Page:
Editor’s note: This article is reprinted from its 2013 publication.

It’s easy to make fun of the 1970s. The whole decade seems to demand disrespect, with its striped pants, cheesy love songs and palette of various mustard colors. It was 10 straight years of solid unloveliness, with a good bit of social turmoil thrown in.

But to the millions of people who came of age during the ’70s, those years are special. Writer Dave Kenney graduated from high school in 1979, and as the years have passed, he’s come to feel that the ’70s played a pivotal role in U.S. cultural, social and political history.

“When I was living through those years, I was focused on the things young people always focus on — the music, which I admit was really dreadful, and the pop culture. I could come up with an endless supply of worthless trivia from those years,” he admits. “But now it’s clear that a lot of important changes were happening in those years, and many of them happened right here, in Minnesota.”

“Minnesota in the 70s” (Minnesota Historical Society Press), co-written by Kenney and Thomas Saylor, doesn’t reveal a “uniquely Minnesotan” version of the ’70s; instead, the writers show our state right in step, or even leading many of the changes in the national social, political, cultural and business worlds.

The book begins with a look at the Minnesota Miracle, when a Democratic governor, Wendell Anderson, led a bipartisan effort to reform the state’s tax policy to boost education spending and aid to local governments. They ended up with a budget surplus, stronger outstate communities, and famously top-notch schools. But that spirit of cooperation didn’t last, and politics began to break down as the decade wore on. The book charts a veer to the right, as a new conservatism takes hold at the state level, and nationwide as the country prepared to bring Ronald Reagan to the presidency.

“When I started research, I had this vague notion that I would uncover this wonderful lesson about how people could work together across the party divide, and that there would be something instructive there, on a policy level, that we could look to going forward,” said Kenney. “We did have many examples of people working well together, and getting good things done. But towards the end of the decade, those were becoming more uncommon.”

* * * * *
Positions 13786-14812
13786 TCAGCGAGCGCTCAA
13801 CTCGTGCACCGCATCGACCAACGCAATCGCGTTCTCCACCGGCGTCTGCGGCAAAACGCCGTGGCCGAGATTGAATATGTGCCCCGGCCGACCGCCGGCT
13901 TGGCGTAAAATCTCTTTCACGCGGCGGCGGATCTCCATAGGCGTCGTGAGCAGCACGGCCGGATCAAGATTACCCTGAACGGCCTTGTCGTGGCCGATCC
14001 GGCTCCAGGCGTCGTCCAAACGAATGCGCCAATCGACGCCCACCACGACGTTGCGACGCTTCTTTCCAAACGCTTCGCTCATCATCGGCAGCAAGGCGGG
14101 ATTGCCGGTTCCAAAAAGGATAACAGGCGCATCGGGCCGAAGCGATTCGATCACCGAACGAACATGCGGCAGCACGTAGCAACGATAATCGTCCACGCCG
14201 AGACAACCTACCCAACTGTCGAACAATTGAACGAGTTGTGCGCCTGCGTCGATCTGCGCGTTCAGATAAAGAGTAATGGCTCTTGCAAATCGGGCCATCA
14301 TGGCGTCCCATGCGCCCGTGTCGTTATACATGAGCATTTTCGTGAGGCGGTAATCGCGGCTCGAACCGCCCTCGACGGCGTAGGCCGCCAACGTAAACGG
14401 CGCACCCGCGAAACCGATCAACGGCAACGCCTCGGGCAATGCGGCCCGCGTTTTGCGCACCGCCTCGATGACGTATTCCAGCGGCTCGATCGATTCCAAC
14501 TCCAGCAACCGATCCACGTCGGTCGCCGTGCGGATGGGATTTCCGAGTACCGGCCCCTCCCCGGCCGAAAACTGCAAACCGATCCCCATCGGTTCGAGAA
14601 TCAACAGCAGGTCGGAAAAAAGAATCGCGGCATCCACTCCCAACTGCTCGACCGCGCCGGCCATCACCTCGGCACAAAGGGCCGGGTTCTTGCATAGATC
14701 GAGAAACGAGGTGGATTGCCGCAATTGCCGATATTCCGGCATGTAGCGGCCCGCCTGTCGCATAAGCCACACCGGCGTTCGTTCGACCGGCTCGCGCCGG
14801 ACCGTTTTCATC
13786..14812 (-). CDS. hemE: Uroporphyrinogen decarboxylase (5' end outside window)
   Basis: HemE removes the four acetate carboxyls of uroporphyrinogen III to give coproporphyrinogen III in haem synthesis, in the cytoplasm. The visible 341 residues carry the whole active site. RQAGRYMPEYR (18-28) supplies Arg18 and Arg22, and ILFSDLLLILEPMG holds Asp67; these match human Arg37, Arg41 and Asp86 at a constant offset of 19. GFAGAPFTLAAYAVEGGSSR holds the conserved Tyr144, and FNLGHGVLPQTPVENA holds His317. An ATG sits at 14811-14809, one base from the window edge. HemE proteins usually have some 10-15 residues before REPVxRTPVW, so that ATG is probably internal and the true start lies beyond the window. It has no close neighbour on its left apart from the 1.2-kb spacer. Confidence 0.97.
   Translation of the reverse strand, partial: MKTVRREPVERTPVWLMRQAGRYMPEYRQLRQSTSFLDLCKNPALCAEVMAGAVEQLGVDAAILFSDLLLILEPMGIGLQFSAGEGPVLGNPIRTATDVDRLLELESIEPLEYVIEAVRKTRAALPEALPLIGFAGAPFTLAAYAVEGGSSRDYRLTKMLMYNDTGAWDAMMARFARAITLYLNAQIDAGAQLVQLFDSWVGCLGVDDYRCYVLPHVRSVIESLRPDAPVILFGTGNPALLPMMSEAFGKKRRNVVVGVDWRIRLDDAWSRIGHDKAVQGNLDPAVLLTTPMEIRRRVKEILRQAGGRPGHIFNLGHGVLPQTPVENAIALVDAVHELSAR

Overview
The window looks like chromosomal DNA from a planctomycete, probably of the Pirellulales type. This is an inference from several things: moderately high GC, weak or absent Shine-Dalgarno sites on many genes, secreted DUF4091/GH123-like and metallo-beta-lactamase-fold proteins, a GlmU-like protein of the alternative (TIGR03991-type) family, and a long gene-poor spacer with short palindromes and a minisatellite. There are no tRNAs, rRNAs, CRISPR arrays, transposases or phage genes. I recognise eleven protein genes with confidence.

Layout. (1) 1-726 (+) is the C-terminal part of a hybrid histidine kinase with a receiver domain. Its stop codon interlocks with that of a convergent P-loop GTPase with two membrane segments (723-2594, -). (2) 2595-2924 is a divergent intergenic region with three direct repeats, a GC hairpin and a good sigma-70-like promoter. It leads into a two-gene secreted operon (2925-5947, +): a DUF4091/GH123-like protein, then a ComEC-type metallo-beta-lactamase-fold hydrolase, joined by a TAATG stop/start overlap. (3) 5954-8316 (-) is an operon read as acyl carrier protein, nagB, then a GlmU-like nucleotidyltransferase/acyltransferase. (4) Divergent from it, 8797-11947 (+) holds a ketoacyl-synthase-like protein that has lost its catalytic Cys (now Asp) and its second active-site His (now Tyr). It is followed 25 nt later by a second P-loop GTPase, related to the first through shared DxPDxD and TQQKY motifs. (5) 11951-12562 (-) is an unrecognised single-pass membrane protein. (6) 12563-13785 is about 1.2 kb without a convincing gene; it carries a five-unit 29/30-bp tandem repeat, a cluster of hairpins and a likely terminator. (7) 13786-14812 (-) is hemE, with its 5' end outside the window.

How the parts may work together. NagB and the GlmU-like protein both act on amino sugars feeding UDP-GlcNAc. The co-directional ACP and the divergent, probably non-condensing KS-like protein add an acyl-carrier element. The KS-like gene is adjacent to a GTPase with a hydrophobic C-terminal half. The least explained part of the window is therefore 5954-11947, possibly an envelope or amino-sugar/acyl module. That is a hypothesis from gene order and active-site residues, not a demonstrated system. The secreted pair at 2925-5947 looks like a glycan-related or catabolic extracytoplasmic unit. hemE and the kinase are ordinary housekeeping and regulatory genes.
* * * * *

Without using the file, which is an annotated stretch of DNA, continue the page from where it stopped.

On a social level, the state struggled to integrate newcomers from Southeast Asia, as well as the original residents, as the American Indian Movement took hold. Perhaps the most regrettable experiment in integration, says Kenney, was the busing program in which white and black students in the state’s three largest cities were bused across town to integrate schools.

“What really got to me was how little was actually accomplished by all of that,” he says. “I’m not sure any kids were really better off in the end, and instead a whole lot of white families fled the district, and to this day, we see how that plays out.”

Kenney and Saylor show that the 1970s were a time of great experimentation as people reached for solutions to various problems, ranging from the death of small towns and the rural way of life to the threat of energy shortages.

But they found plenty of amusement in the archives at the Minnesota History Center as they researched the pop culture of the decade, revisiting the music and fashions of the times, and noting the novelties of the day, from the IDS building and Mary Tyler Moore to inventions such as Thinsulate, frozen pizza, Aveda shampoo, and Hamburger Helper.

Many of the innovations of the ‘70s remain with us today. Others do not. Remember the Minnesota Experimental City? In 1972, plans were under way to create a brand-new city of the future in Swatara, just south of Grand Rapids. It would have 250,000 citizens, and be a living model of futuristic urban design. (How’d it work out? Well, today Swatara has 201 citizens.) The Minnesota Zoo’s monorail made its debut in the ‘70s (and was taken off line in 2013). Ralph Rapson’s Cedar-Riverside self-contained city was to have housed urban professionals in a self-contained high-tech oasis developed in 10 stages. The project was halted after the first stage.

“There were some great ideas back then, and some not so great. But overall, I think it was an amazing decade. And I think people are finally developing a real fondness for it. As my generation gets more perspective, the 1970s are finally getting some respect.”

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